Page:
24. ^ "More vegans, vegetarians fuel meatless market. Soy burger anyone?" Los Angeles Times. Retrieved 2014-2-2.
  25. ^ "FARM campaign pays viewers $1 to watch graphic anti-meat video" LA Times. Retrieved 2014-2-3.
  26. ^ "New animal rights push pays people to watch disturbing videos" Sacramento Bee. Retrieved 2014-2-3.
  27. ^ "Animal Rights Group Pays People To Watch Propaganda" Beef Magazine. Retrieved 2014-2-3.
  28. ^ Lawrence Finsen and Susan Finsen. The Animal Rights Movement in America: From Compassion to Respect. Twayne Publishers, 1994; pp. 75-76.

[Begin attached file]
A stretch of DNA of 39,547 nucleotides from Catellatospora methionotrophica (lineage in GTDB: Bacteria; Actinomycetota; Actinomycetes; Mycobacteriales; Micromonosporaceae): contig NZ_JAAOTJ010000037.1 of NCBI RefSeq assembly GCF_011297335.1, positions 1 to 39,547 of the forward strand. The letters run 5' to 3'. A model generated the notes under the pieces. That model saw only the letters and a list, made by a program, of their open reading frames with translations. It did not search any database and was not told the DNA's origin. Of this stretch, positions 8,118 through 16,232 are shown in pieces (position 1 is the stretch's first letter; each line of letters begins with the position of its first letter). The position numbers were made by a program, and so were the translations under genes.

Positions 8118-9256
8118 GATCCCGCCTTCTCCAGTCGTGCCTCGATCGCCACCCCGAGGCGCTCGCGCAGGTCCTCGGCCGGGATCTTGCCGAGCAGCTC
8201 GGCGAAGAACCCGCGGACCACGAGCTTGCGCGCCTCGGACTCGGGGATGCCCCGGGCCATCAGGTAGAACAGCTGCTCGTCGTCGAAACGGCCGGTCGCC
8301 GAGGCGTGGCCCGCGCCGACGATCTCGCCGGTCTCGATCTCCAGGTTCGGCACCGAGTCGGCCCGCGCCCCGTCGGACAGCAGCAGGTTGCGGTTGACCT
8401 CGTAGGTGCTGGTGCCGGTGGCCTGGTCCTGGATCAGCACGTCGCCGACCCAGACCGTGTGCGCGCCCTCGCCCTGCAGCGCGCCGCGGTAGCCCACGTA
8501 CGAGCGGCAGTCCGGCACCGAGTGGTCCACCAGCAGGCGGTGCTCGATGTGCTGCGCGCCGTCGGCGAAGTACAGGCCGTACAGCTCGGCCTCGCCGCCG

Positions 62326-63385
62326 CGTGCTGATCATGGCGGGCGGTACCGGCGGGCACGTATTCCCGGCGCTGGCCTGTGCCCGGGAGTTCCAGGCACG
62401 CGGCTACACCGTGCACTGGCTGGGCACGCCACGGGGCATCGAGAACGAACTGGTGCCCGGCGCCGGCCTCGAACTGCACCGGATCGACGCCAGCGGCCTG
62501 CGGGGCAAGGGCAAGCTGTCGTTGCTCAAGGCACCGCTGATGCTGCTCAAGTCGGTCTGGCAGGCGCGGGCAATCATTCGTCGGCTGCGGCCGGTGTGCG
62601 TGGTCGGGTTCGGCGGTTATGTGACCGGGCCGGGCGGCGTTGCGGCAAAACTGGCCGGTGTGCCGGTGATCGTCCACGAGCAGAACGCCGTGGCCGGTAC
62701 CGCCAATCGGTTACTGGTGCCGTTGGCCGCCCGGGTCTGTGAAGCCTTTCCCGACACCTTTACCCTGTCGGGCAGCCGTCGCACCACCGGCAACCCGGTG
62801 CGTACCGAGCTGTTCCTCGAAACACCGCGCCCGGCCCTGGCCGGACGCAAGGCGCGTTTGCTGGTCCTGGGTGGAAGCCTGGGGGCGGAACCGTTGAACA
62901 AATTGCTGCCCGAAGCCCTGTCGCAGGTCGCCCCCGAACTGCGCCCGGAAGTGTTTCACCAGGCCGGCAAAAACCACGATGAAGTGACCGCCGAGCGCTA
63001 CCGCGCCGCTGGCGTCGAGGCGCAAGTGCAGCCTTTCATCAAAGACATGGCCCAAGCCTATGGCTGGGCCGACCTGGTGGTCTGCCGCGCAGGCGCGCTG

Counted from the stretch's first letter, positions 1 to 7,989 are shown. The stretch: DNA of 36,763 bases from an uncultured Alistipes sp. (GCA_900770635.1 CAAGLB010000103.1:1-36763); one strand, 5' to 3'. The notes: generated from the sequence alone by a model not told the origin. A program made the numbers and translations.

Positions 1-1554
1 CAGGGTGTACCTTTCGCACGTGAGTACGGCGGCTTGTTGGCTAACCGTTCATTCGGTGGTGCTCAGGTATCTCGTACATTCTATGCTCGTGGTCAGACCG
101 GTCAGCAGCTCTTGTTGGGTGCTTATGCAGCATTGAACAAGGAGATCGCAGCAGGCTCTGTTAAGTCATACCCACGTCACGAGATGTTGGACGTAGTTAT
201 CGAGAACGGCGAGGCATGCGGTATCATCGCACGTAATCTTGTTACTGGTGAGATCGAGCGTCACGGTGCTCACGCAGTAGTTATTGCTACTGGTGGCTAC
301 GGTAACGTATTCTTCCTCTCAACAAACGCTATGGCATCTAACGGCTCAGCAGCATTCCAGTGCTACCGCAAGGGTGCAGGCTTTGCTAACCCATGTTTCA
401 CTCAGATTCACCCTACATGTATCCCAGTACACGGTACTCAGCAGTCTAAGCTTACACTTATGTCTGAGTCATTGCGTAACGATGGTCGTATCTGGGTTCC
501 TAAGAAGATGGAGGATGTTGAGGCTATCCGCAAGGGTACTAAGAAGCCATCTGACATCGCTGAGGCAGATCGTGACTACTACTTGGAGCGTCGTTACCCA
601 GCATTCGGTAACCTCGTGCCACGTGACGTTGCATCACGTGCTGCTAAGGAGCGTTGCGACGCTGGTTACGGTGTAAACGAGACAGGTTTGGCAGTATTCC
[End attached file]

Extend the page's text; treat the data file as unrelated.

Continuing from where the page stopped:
29. ^ Norm Phelps. The Longest Struggle. Lantern Books, 2007; p. 222.
  30. ^ Norm Phelps. The Longest Struggle. Lantern Books, 2007; pp. 274-275.
  31. ^ “Animal Rights Backers Converge in Va.” By Abhi Raghunathan, The Washington Post, Thursday, July 5, 2001; Page B03.
  32. ^ (August 17, 2008) “Animal Advocate Envisions a Vegetarian World” The Washington Post. Retrieved 2014-2-3.
  33. ^ Lawrence & Susan Finsen. The Animal Rights Movement in America. Twayne Publishers, 1994; p. 84.
  34. ^ Lawrence Finsen and Susan Finsen. The Animal Rights Movement in America: From Compassion to Respect. Twayne Publishers, 1994; p. 72.
  35. ^ Norm Phelps. The Longest Struggle. Lantern Books, 2007; pp. 249-250.

External links[edit]